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Dr. Marcella Farinelli Fierro

Year of Birth / Death

b. 1941

Medical School

State University of New York at Buffalo



Career Path

Diagnostic and therapeutic services: Forensic pathology
Education: Teaching
Dr. Marcella Farinelli Fierro


I wanted to help sick people feel better.


In 1994, Dr. Marcella Fierro was appointed chief medical examiner for the Commonwealth of Virginia. Retired from that position in 2008, she also co-directed the Virginia Institute of Forensic Science and Medicine, offering week-long courses on topics such as advanced death investigation to medical examiners, crime scene investigators, judges, law enforcement investigators, prosecutors, forensic scientists, nurses, and others working in forensic science.

Dr. Fierro's skill and dedication inspired mystery writer Patricia Cornwell to write a series of crime novels in which the protagonist, Kay Scarpetta, was modeled after Dr. Fierro. Cornwell knew Dr. Fierro because she had worked as a computer analyst in Fierro's office of chief Medical Examiner. As a result of the widespread success of Cornwell's novels, the work of forensic pathologists has become familiar to the public in a way that would not have otherwise been possible.

Marcella Fierro, graduated cum laude in biology from D'Youville College in Buffalo, New York, and decided to become a physician in 1962. She earned her doctor of medicine in forensic pathology from the State University of New York at Buffalo School of Medicine in 1966. Following an internship and residency at Ottawa Civic Hospital in Ontario, Canada, Dr. Fierro pursued residencies in pathology at the Cleveland (Ohio) Clinic Educational Foundation and at Virginia Commonwealth University, where she became chief resident in Pathology, with a fellowship in forensic pathology in the Department of Legal Medicine at the Medical College of Virginia/Virginia Commonwealth University in Richmond from 1973 to 1974. With board certification in Anatomic and Clinical Pathology, Dr. Fierro became chief medical examiner of Virginia, the state's highest position in forensic science, in 1994.

Dr. Fierro has been on the faculty of the Department of Legal Medicine and Pathology at Medical College of Virginia Campus of Virginia Commonwealth University since 1973, was clinical professor of pathology at the University of Virginia, Charlottesville, from 1983 to 1992 and again in 1999 to 2002. She was staff pathologist at Richmond's Medical College of Virginia Hospitals from 1975 to 1992, then professor of Pathology at East Carolina School of Medicine in Greenville from 1992 to 1994. She is a member of the American Medical Association and the International Association for Identification, a Fellow of the American Society of Clinical Pathologists, the College of American Pathologists, and the American Academy of Forensic Sciences, among others, and is a past president of the National Association of Medical Examiners.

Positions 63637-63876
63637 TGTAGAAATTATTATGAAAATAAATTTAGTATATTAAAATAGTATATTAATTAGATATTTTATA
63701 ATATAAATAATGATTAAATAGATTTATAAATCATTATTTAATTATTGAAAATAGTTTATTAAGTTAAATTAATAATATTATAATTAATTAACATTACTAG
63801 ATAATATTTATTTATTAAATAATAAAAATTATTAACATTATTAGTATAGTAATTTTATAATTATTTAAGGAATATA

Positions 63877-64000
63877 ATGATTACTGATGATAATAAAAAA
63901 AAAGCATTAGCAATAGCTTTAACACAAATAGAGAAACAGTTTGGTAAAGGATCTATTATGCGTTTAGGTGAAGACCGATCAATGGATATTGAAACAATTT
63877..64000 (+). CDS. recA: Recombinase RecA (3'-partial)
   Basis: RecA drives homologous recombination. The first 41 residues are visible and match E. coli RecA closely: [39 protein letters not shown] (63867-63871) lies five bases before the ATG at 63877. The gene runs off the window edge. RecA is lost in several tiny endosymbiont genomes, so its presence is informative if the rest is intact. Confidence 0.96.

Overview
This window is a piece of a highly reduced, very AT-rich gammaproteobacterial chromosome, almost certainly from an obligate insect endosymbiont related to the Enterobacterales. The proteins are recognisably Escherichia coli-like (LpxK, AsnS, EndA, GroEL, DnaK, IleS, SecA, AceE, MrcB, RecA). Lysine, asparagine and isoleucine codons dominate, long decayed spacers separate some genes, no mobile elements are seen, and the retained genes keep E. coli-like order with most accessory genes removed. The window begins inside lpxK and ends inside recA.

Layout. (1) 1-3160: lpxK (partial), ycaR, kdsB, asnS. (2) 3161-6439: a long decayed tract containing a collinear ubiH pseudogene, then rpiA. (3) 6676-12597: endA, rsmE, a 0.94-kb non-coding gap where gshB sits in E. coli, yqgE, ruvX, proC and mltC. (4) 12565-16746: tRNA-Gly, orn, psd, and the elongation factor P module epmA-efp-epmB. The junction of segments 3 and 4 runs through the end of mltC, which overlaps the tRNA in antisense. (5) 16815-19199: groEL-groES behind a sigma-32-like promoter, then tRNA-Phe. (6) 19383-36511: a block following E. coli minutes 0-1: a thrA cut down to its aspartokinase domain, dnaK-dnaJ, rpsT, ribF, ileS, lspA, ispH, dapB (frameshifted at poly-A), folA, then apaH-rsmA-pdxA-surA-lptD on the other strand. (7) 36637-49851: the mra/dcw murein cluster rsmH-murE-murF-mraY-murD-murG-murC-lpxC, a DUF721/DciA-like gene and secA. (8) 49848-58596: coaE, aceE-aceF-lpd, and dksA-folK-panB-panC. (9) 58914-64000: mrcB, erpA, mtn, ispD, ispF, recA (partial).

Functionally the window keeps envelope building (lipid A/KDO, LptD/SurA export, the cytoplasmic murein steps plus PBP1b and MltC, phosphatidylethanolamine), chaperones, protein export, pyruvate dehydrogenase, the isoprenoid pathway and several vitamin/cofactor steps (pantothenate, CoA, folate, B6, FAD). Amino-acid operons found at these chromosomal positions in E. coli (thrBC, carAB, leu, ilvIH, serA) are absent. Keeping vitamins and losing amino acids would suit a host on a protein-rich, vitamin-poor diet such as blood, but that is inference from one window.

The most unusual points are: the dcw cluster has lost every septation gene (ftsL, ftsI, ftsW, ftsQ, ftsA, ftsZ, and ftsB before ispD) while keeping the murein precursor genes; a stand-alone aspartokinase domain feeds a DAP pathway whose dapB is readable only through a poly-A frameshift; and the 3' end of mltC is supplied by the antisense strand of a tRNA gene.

Dr. Fierro has been a consultant to the Federal Bureau of Investigation's Task Force on National Crime Investigation Center, Unidentified Persons and Missing Persons Files, Washington D.C., since 1983, and has served on the board of editors and been a reviewer for The American Journal of Forensic Medicine and Pathology since 1979. She has made countless presentations and lectures before academic and professional organizations and has published extensively in peer-reviewed journals. Among her many awards is the Lifetime Achievement Award she received in 2001 the from the School of Medicine and Biomedical Sciences Medical Alumni Association, State University at Buffalo.

Dr. Fierro has appeared on the Discovery Channel's New Detectives series and on BBC regarding Cornwell's novel From Potter's Field. Dr. Fierro advised Cornwell on all her Scarpetta books, including Postmortem, Body of Evidence, All that Remains, Cruel and Unusual, Body Farm, and From Potter's Field.

Dr. Fierro has added mortality reviews to her forensic work, whereby she characterizes a death and develops a strategy for prevention. She was a legislative resource and testified on a bill amending homicide and malicious wounding statute to increase the penalty for the murder or malicious wounding of a pregnant woman. In providing this information, Dr. Fierro observes, "I am able to perform a public health function and criminal justice service. So I can serve both the living and the dead."

Question and Answer

What was my biggest obstacle?

In the 1950s and 1960s [when I was in high school and college] there were few women physicians. Medicine was an unknown as far as [career] guidance. I just knew I wanted to do it, so I did.

How do I make a difference?

Because I practice forensic pathology, I am able to perform a public health function and criminal justice service. So I can serve both the living and the dead.

Who was my mentor?

For a while in medical school, a wonderful Nazi refugee woman physician, Ellen Eckstein Rudinger was my mentor. She had left Germany and went to school all over again and became a wonderful internist—a wonderful woman.

How has my career evolved over time?

The more I learn the more fun it is.